In pausing and practicing loving kindness and compassion we become aware of the need for communicating in a way that enriches our lives and that of others. Remember that this takes practice. When we move into mindfully relating with those we live and work we become aware of how our habitual patterns often bring us down and away from our goal of mindful communication.

Yet, practicing every day, gently and with utter kindness to ourselves and others can help us connect to our needs and how we can request that others meet them in ways that is mutually enriching to both parties.

The practice of bringing mindfulness to our relationship is a slow and beautiful process. It can cause us a lot of frustration and many battles with our egos.

In the end however, it is important to remember that our struggle with being mindful in our relationships comes from a desire to be loving in our relationships.

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Editor: Catherine Monkman

Photo: Aimee Custis/Flickr

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Annie Apr 3, 2016 12:44am

When I started mindfulness, our coach warned us. If our partner didn’t want to do or half way the relationship could dissolve. I’m a empath and he’s a sociopathic narcissist man. You cannot make it work if only one is trying. Its a shame.

Kajal Jain Apr 2, 2016 11:55am

Thank you so much for this beautifully written piece. This is just what I needed at the moment.

Tom Murray, PhD Jul 7, 2015 6:36am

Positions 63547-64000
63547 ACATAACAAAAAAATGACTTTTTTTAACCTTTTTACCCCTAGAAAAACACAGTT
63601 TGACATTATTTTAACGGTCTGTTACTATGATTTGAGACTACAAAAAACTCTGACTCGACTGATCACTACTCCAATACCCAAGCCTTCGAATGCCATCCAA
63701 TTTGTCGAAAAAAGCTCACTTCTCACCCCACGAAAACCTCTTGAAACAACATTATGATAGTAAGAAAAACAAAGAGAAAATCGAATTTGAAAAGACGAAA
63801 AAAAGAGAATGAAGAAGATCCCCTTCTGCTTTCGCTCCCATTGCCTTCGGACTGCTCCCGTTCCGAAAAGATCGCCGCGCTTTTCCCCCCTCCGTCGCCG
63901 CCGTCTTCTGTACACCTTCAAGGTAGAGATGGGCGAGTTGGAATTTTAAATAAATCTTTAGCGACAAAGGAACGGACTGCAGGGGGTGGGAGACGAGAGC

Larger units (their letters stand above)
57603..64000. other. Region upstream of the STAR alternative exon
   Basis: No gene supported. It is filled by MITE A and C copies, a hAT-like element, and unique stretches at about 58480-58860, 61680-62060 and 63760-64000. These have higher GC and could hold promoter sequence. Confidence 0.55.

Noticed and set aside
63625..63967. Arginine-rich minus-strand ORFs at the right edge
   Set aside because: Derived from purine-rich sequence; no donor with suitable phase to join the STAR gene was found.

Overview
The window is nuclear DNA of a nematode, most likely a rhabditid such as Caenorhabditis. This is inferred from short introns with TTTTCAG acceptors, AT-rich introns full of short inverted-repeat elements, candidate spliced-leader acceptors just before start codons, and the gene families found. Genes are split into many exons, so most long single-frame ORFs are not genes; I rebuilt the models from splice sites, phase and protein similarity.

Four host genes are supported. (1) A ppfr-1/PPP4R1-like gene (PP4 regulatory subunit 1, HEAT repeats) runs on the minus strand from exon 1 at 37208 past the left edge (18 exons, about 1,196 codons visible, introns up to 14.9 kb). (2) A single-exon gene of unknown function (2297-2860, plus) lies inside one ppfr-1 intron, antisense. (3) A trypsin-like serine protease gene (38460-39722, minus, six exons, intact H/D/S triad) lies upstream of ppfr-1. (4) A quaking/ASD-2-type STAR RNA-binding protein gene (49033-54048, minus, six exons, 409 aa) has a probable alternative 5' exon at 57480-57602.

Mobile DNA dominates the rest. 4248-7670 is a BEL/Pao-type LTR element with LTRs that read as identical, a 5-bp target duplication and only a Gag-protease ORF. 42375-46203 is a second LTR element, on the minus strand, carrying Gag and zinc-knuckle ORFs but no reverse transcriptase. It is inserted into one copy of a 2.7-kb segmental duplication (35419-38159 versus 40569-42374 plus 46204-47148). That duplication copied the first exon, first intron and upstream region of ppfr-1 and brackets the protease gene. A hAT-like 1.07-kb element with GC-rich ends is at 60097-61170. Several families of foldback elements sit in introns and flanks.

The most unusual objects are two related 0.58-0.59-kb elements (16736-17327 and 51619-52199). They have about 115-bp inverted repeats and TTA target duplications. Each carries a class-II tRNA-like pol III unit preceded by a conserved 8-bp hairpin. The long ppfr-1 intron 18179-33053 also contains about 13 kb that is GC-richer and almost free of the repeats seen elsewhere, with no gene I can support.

I’ve also come to realize that mindfulness and loving kindness within relationships also may lead to the dissolution of the relationship. We often forget that negative karma arises when we endure our own unnecessary suffering for fear of causing suffering in the other (by ending the relationship). Yet, such is a form of “Selficide”–a much more prevalent and troublesome phenomenon. Nevertheless, a relationship in which simple egoic forces are at work whereby mind-chatter impedes intimacy (in-to-me-I-see), the author’s recommendations are on point.

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Aarathi Selvan

Aarathi Selvan is a clinical psychologist, Mindfulness guide and a Contemplative artist. Trained in the US and India, Aarathi has a wide array of experience in working with women, families, and individuals. She sees clients in her private practice and leads workshops online and in-person. She also runs a free private facebook group for mothers called the Mindful Motherhood. You can meet her on her website, via Facebook or connect with her on Twitter!